Compelling Competitions for Teens in Your Library

16 Aug

Competitions encourage young people’s creativity and boost library publicity. They also encourage creative output and support your local area’s cultural growth.

Although competitions require advanced planning, they can be run on a very small budget with only one or two members of staff, and create a high volume of unique publicity for your library service. Contests may also be affiliated with teen events, workshops, or clubs already meeting in the library.

Types of Competitions

Writing competitions link well with library aims of increasing literacy. Flash fiction may be an especially appealing option, as it is quick yet challenging to write and read.

Art competitions generally limit themselves to a specific type or purpose of art. For example, many libraries and run contests for young people to create new images or designs for the fronts of their library cards (the resultant cards are often quite popular with young people!). The winning design is printed on all new library cards for young people! (Many services have multiple winning designs and therefore multiple choices of spiffy library cards!) A similar contest could be run for designing library publicity and branding (posters, logos, et cetera).

Book trailer contests tie in with media workshops in which you teach teens basic video editing skills, and introduce video as yet another tool your library uses to promote its service.

Publicity and Garnering Submissions

Once you’ve decided on a type of contest to run, you’re going to need to promote the competition in order to garner a high volume of submissions. Publicize the contest within the library and send media releases to all of the usual outlets. Direct press releases to all local news sources, including newspapers, magazines, and blogs. Local secondary schools and colleges may make excellent allies: if you contact teachers well in advance, they may be willing not only to promote your competition but also to incorporate a relevant lesson into their curriculum. School and college librarians may also help advocate for your project. Working with Connexions, youth clubs, and other organisations for young people will also allow you to reach a large number of young people. (See Where To? Venues for Teen Outreach for more ideas.)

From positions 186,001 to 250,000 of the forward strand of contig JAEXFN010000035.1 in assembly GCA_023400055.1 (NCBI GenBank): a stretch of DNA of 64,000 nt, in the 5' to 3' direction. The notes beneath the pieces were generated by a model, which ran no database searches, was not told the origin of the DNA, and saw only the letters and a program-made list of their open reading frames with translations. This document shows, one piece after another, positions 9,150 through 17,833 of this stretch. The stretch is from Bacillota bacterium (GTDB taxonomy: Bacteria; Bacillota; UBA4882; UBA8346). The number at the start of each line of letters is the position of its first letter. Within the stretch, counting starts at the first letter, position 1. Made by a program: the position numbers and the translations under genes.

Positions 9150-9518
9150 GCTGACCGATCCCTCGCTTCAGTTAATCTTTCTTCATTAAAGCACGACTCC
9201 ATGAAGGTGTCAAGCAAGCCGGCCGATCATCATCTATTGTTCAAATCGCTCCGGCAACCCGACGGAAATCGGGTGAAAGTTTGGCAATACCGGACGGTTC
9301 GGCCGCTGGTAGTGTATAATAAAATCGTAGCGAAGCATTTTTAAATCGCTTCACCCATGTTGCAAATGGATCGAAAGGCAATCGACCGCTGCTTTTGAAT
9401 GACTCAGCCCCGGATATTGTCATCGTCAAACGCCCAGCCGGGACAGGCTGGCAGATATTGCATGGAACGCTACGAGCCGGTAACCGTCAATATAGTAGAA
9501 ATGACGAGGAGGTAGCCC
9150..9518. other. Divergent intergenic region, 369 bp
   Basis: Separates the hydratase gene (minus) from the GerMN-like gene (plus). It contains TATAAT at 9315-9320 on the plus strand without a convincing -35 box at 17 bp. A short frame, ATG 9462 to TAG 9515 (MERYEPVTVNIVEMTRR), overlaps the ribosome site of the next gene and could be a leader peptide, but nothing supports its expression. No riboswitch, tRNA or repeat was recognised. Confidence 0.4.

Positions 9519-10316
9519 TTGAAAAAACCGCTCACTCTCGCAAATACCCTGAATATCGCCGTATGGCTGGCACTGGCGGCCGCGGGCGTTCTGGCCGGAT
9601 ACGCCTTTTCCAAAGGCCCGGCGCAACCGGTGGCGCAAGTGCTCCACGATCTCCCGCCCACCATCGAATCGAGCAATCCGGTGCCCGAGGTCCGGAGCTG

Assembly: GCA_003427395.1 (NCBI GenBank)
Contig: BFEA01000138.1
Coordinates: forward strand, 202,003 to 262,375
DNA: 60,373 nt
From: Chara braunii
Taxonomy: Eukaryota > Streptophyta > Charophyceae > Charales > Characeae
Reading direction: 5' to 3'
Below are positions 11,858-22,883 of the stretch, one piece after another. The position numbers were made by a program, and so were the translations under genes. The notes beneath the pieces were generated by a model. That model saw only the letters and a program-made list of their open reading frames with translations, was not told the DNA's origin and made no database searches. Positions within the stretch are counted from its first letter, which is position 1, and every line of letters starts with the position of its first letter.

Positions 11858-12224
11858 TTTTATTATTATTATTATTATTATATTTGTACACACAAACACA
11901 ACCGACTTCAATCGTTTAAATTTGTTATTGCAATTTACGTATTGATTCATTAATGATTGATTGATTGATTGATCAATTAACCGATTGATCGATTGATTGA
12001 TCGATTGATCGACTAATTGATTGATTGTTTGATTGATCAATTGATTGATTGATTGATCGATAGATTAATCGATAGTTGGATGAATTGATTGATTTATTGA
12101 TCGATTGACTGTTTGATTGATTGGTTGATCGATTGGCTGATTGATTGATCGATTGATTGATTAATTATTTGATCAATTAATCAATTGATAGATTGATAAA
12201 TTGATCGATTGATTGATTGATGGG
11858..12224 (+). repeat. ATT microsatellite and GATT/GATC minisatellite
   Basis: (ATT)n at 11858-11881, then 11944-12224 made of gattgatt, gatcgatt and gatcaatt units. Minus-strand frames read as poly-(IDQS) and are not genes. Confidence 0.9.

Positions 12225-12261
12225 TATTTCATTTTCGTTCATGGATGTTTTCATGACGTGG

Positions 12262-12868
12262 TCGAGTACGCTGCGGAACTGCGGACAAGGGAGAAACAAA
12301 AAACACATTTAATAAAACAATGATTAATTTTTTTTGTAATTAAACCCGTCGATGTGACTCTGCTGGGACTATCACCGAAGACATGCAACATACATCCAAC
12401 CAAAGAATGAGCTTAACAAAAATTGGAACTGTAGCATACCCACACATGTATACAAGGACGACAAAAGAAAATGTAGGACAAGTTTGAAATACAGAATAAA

Judging

The two questions of judging are (1) who will judge? and (2) what sort of criteria will you use? The second question is partly dependent on the medium, the parameters set out in the initial call for submissions (i.e. genre or style suggested or required by contest guidelines), and the judges’ personal criteria (taste and preference).

Library staff may act as judges, but recruiting a known author or artist (especially someone who lives locally) to assist in the judging widens the scope of the contest and may expand publicity opportunities for all involved.

Awards and Prizes

The greatest prize for these contests is actually publicity of the work, be this in the form of publication, a film showing, a gallery show, et cetera. It’s also advisable to award a tangible prize that your library services provides or solicits from elsewhere. Local businesses are often willing to donate cash, gift tokens, or actual merchandise from their stores. If the contest is writing or art-based, why not see whether you can fund or get a donation of a place to an art or writing event or workshop for young people?

Publicity for Winners

As mentioned before, publicity is perhaps the greatest prize for many participants. It makes the winners of the contest feel valued and brings their creative work to a larger audience. The promise of widely publicizing winners is a strong incentive to submit work in the first place.

Work with local and/or national publications well ahead of time to create an opportunity for publication of winning works. You may want to organise a reading of written work and/or collaborate with nearby galleries to display the winning art of show winning videos. Again, this takes some preparation but can be accomplished by a single staff member and can garner the attention the competition (and your library!) deserve.

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